Go for a short walk.

Meditate or pray.

Do gentle stretches.

Practice deep breathing.

Read something inspirational.

Create a bucket list. Usually, you are encouraged to think about the big things that you want to do before you die. Instead, think of the small things that will make your life feel better this week. Try to find 3–5 small things that will add a little more meaning and fun. What you choose will probably look very different than what others choose, but that is the point — choose activities that really enrich your life. Some examples:

Get your favorite coffee or snack.

Reach out to a friend who encourages you.

Read a chapter in a fun book.

Take the scenic way home.

Get takeout from your favorite restaurant.

Watch something that makes you laugh.

Gamify something boring in your life. Make a bingo card for things that you frequently see on the way to work. Create a list of five things you will do every day to improve your life and give yourself a treat on Friday if you accomplished it most days of the week. Take a big goal and break it down into weekly steps and reward yourself for sticking with the plan. You can add fun to any activity if you plan for it.

Know what you need. Identify the things that give you comfort when you are feeling down. Make sure to keep those things accessible for times when you are sad or overwhelmed. Some things to include are:

Your favorite foods (not just junk or comfort foods!)

Comfortable clothes, including things you can wear to work.

Inspiring quotes and stories.

Soothing activities (coloring, blowing bubbles, taking a bath).

Photos of loved ones or relaxing scenes.

What can concerned friends, colleagues, and life partners do to effectively help support someone they care about who is feeling down or depressed?

The most powerful thing you can do for others who are feeling down is to be there for them.

When you care about their well-being, without giving them a lot well-meaning advice, it is a reminder that their lives matter. You don’t have to wipe away their feelings or cheer them up, just listen and be present.

Find a way to do this that feels easy for you to do. Don’t set up lofty expectations that you won’t follow through with. If you can’t spend time with them in person, on a video call, or on the phone, then sending a quick text every couple of days, posting on their social media, or sending a funny meme or inspiring story will remind them that you care. Whatever you decide to do, focus on activities that you will remember to do regularly.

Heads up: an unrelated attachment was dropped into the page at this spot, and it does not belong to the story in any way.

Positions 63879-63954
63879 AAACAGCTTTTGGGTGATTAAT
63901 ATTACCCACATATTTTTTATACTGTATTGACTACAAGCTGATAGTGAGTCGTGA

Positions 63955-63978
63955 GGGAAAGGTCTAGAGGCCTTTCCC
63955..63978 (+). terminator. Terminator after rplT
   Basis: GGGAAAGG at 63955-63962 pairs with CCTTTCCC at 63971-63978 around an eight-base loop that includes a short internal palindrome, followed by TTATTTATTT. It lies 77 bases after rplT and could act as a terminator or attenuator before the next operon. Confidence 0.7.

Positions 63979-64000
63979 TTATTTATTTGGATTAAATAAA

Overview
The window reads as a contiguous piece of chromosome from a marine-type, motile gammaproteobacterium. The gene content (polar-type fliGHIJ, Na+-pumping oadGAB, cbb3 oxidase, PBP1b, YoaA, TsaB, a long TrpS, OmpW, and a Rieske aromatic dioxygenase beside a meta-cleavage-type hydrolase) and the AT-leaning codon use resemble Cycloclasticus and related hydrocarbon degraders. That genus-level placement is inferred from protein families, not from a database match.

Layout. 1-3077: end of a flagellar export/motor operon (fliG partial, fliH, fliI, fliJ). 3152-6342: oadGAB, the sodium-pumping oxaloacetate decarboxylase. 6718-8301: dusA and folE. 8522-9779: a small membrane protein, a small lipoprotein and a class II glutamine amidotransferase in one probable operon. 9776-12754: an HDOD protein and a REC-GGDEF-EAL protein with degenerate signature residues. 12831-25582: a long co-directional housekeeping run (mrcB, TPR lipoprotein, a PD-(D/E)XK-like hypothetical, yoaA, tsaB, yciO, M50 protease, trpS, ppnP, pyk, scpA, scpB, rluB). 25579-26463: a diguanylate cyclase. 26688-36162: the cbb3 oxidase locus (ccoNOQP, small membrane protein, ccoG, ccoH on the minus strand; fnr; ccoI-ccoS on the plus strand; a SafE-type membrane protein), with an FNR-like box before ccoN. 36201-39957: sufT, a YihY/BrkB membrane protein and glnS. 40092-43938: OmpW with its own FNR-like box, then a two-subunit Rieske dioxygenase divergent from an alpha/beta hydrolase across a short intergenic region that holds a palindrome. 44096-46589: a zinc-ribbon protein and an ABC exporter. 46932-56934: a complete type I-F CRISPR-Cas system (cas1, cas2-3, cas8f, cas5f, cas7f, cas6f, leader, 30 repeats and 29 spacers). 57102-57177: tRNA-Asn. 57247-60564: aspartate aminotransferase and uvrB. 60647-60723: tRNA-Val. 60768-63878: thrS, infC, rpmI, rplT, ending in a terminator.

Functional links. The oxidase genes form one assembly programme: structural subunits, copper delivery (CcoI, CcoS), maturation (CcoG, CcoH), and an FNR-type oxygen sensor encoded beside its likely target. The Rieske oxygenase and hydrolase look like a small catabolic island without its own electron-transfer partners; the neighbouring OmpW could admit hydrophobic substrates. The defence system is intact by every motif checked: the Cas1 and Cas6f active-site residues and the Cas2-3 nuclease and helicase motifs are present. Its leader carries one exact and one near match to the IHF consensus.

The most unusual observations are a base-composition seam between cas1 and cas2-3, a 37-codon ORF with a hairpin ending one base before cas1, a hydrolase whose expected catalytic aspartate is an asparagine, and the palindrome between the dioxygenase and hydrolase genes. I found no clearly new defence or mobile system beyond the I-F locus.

You won’t be able to wipe away their sadness or depression, but you will keep them from feeling entirely alone or forgotten.

Ok, we are nearly done. You are a person of great influence. If you could inspire a movement that would bring the most amount of good for the greatest number of people, what would that be? You never know what your idea can trigger.

I help couples have extraordinary relationships. I believe that just about every couple can have a great relationship. I started a Date Night movement (#datenight) to encourage and inspire couples to invest some time and energy into their relationship every week. We now have a Facebook group (Date Night Community) supporting couples who want the support and encouragement of other couples through date nights. I hope you will join in the fun.

We are very blessed that some of the biggest names in Business, VC funding, Sports, and Entertainment read this column. Is there a person in the world, or in the US, whom you would love to have a private breakfast or lunch with, and why? He or she might just see this, especially if we both tag them 🙂

Recently I have been trying to channel my inner Seth Godin. He is forward thinking and prolific. I would love to have his ear for a few minutes.

How can our readers further follow your work online?

www.cheritimko.com

Thank you for these really excellent insights, and we greatly appreciate the time you spent with this. We wish you continued success and good health!

Share your comments below. Please read our commenting guidelines before posting. If you have a concern about a comment, report it here.

You might also like...

Community//

Snap out of it!

by Yelena
Photo by Carolyn V on Unsplash
Community//

What Should You Do on a Mental Health Day?

by Heather Taylor
Community//

Lessons from the Garden

by Trista Signe Ainsworth
We use cookies on our site to give you the best experience possible. By continuing to browse the site, you agree to this use. For more information on how we use cookies, see our Privacy Policy.